Friday, August 1, 2008

Another Large, Low Volume Drop - Massive Edge or Statistical Anomaly?

The market has been on a roller coaster ride lately. It’s been six sessions since the initial bounce off the July lows topped out. In the last six days the S&P 500 has closed either up at least 1.25% or down at least 1.25% five times. Three times it’s been to the downside. All three times the big drops came on lower volume. As you might suspect, seeing the S&P drop 1.25% on lower volume 3 times in 6 days is a fairly rare event. Below is a summary of how the market has traded following such events:

The number of instances is too low to make much out of but the size of the returns is certainly eye-popping. An average return of over 5% in the next 7 sessions. That’s a substantial pop to say the least. For those who would like to review the dates, they are all listed below. Notice how 2002 dominated the study.

While not statistically significant, I find the results noteworthy and interesting. So to the header question: Are we looking at a massive edge or a statistical anomaly?

I'll let you decide.


Johan Lindén said...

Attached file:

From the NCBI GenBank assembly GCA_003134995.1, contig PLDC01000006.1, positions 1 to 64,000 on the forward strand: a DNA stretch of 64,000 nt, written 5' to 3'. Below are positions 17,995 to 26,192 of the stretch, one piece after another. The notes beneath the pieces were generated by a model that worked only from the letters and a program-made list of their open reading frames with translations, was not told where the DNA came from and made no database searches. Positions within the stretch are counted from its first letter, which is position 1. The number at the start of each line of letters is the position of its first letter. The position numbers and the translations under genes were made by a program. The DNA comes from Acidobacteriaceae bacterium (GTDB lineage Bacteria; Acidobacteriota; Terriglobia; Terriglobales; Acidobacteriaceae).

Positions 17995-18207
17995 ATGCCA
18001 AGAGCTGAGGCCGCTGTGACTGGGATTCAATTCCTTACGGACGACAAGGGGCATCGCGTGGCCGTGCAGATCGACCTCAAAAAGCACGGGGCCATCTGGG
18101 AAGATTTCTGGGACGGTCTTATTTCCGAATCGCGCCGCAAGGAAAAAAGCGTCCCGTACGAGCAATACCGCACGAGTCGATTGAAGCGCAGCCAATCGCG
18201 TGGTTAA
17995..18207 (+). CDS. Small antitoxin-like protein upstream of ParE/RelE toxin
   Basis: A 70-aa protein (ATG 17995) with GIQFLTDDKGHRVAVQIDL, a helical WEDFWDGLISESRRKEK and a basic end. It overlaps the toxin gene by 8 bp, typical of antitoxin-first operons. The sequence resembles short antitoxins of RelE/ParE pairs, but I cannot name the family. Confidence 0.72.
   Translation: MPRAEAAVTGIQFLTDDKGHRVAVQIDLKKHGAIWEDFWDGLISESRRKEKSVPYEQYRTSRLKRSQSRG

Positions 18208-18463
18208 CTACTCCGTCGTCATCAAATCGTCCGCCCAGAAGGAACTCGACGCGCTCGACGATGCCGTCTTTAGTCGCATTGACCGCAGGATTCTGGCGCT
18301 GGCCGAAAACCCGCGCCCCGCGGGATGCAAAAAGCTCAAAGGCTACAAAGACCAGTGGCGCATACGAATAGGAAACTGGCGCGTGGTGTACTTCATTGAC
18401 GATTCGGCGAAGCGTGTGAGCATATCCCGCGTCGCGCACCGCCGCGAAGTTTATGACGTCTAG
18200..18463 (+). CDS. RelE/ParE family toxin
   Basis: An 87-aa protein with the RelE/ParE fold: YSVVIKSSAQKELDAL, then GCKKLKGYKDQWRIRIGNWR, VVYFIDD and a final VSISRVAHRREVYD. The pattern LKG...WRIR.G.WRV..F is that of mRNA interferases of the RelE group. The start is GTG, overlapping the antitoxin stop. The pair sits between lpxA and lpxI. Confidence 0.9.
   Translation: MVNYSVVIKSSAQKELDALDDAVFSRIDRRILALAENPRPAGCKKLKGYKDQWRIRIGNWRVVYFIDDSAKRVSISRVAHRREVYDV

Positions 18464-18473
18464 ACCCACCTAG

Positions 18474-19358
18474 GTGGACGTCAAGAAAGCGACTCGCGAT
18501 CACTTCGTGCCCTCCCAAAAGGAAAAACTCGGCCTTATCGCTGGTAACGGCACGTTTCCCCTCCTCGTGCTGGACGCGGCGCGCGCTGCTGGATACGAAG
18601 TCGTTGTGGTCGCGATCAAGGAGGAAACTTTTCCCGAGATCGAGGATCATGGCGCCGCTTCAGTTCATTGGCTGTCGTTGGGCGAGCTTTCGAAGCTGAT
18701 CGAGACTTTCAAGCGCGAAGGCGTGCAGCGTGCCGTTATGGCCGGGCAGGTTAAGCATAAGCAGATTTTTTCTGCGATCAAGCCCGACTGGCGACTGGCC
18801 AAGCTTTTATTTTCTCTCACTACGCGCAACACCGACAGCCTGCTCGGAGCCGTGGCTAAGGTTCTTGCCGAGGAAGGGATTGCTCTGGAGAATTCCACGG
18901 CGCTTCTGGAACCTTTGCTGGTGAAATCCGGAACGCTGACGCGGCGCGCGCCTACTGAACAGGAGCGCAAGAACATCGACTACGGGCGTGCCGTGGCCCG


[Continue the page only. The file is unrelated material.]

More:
Most of us agree that one should make studies based on relativity more often than absolute values.

With all the studies you have that you put in % gain or lost as a criterion, which means most of your studies, wouldn't it be more accurate to normalize the lost or gain % depending on the type of volatility there was at that point.

For instance, if the 14D Average True Range is 0,75% and the SPX makes a 2% move it is much more significant than if the SPX make a 2% move and the 14D ATR is at 1,5%.

I can imagine that this takes a lot more work (or maybe not), but it would be interesting to try this hypothesis at least in 1 or 2 of your future (or past) studies to see if this makes the system even better.

Damian said...

Interesting Rob - I went back and looked at all those instances - I found it interesting that the setup was profitable during the 2002-2003 period (highly) but not so much outside of that period. What this suggests to me is that it was a particular characteristic of that sell-off period, while the period we're in now is rather different. So I would say "no" - and be ready to eat my words.

Anonymous said...

Sell 7 days later = 8 occurrences
Sell 1 day later = 23 occurrences

Why do you always [sic!] ignore "overlapping signals"? All [sic!] your "studies" catch the first occurrence/signal/trade only. If your EasyLanguage Code (I assume that's the prob) can't do the trick ==> Excel.